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New answers tagged mass

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If You know density $rho_r$ at some temperature $T_r$, there is a following formula for density: $rho=rho_r[1+b(T-T_r)]$, where $rho$ is the density at temperature $T$ and $b$ is called coefficient of cubical expansion, evaluated at reference temperature and density ($rho_r$ and $T_r$). It is valid for liquids.

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I think you're confusion is with notation since unfortunately, two notation often used to denote projected spinors. One notation is to write: $$\psi \equiv \left( \begin{array}{c} \psi _L \\ \psi _R \end{array} \right)$$ In this notation $\psi _L$ and $\psi _R$ are two component Weyl spinors. However, a second notation ...

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In principle one has to calculate the pole of correlation functions involving gauge invariant operators like $\text{Tr}F_{\mu\nu}F^{\mu\nu}$. The problem is that due to asymptotic freedom, QCD is not solvable perturbatively at low energies. This is why nonperturbative techniques like lattice QCD are used to calculate such spectra. A key achievement in this ...

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I haven't checked the arithmetic, but the method to calculate the acceleration is right. The easiest way (to my mind) to find the tension (T) in the string is to apply F=ma to the smaller mass block. Hope fully if you do that, you will also find that (T-6.4) will also accelerate the larger mass at the required rate as well.

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The tension in the string has nothing to do with gravity. Just consider the forces acting in the horizontal direction for each mass separatedly.

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As the blocks are moving horizontally, the gravity and normal forces cancel each other. So your logic about finding the tension is faulty. You should use Newtons second law on each separate block. To find the tension you could suffice with the last one. If there is friction you could add the friction force to the equation, and think about what this would ...

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Your error is that one pound-force is not a pound. A pound-force is a force while a pound is a mass. A pound-force has Imperial units of $$1\,{\rm lbf}=1\,{\rm slug\cdot\,\frac{ft}{s^2}}$$ where slug is the Imperial unit of mass. One pound is equal to 0.45359237 kilograms, thus 150 lbs = 68 kg as you expect when doing the conversions.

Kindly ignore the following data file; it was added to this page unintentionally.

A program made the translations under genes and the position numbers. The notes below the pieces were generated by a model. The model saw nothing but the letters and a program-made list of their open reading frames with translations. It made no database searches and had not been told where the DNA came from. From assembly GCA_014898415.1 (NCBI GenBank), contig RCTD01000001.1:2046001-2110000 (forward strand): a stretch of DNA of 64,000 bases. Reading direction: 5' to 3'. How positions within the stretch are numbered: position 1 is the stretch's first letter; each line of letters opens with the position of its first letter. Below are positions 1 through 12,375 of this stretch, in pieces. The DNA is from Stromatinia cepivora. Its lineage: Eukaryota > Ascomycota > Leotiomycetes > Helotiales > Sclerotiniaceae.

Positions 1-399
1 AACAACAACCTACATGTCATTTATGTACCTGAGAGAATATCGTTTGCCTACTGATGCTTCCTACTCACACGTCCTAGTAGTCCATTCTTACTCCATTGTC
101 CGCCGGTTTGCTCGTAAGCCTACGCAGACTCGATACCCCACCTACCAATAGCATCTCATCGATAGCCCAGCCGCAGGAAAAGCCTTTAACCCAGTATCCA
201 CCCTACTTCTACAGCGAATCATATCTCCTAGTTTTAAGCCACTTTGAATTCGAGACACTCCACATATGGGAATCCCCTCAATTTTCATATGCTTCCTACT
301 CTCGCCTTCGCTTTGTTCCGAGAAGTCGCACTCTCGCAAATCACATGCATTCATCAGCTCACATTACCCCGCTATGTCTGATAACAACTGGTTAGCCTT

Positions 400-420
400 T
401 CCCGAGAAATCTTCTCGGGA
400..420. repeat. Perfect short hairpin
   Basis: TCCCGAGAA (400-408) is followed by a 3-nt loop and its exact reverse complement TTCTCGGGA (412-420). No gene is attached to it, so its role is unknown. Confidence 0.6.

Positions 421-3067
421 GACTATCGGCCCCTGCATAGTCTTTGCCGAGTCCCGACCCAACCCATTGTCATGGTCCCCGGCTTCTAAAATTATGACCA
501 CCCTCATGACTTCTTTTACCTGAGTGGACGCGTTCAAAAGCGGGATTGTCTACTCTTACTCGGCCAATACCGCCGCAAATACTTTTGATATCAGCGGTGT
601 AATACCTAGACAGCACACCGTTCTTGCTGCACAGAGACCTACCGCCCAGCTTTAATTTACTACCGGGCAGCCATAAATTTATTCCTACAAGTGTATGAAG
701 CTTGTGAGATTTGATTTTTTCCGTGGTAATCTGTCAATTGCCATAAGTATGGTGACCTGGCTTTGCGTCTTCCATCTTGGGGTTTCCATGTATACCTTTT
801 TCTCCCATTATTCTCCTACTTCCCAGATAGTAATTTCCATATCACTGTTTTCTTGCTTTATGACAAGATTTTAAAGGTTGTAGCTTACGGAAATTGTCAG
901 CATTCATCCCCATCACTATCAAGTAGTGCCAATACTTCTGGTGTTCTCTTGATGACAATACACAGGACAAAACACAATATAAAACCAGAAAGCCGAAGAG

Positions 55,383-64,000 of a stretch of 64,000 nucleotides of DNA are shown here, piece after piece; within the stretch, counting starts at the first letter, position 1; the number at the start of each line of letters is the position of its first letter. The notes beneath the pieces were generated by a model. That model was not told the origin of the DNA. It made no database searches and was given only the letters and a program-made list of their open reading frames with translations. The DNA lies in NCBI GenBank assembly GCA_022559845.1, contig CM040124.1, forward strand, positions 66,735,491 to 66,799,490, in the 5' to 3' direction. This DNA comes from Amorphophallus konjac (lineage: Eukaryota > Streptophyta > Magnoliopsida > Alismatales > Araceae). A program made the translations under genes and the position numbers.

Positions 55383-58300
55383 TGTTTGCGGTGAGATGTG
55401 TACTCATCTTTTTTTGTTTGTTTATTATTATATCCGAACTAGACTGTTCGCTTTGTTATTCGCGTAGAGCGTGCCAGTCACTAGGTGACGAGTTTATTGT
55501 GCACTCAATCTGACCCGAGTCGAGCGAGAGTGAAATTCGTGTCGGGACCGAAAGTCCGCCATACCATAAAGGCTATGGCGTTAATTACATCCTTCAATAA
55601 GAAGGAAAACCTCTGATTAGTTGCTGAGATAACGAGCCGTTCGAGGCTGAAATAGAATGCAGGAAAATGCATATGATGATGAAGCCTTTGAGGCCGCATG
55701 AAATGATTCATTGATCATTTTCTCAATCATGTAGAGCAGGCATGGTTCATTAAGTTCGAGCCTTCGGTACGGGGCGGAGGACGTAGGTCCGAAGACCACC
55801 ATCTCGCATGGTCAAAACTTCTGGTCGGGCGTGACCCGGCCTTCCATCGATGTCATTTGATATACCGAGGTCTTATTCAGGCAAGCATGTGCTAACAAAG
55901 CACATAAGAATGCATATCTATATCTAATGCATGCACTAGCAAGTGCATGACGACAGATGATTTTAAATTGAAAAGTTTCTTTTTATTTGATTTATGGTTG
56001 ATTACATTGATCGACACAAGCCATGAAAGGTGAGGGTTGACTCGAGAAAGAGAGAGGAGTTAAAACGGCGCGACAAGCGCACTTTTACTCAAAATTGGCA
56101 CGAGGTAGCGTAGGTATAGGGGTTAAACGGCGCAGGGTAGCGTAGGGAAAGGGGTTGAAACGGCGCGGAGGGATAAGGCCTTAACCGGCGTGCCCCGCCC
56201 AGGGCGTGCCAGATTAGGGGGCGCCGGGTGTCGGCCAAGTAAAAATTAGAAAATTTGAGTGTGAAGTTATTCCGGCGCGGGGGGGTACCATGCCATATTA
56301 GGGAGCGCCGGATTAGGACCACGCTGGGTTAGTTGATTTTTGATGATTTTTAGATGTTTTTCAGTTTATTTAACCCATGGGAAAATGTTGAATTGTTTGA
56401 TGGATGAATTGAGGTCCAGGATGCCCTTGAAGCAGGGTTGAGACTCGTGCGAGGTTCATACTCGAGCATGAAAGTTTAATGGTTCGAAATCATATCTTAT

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There's a thing called a "slug". " It is a mass that accelerates by 1 ft/s2 when a force of one pound-force (lbF) is exerted on it." (wikipedia). Sometimes you'll see reference to a "pound-mass" to indicate a mass which weighs one pound at sea level (on Earth, thank you! :-) ). The problem is that pounds and kilograms have been used colloquially since ...

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The first equation is a very close approximation since m (satellite's mass) << M (Earth's mass) so m can be ignored. The second equation is the mathematically correct one.

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My textbook uses $R$ for activity as corresponding to the decay rate.

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Electricity does have mass, yes. Indeed, one of Einstein's 1905 papers, "On the Electrodynamics of Moving Bodies" specifically demonstrates this. A moving magnet becomes more massive due to its increase of energy, and this additional inertia causes its electric field to increase in strength as well. Hence E = mc^2. If you wished, with sufficiently accurate ...

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This is a fundamentally pointless question because negative mass doesn't exist (or so we think!), but I'll answer anyway because the answer is so unexpected. Suppose we take our two massive bodies: Then the gravitational force between them is repulsive because: $$F = \frac{G m_1 m_2}{r^2}$$ and $m_1$ and $m_2$ have different signs. But let's ...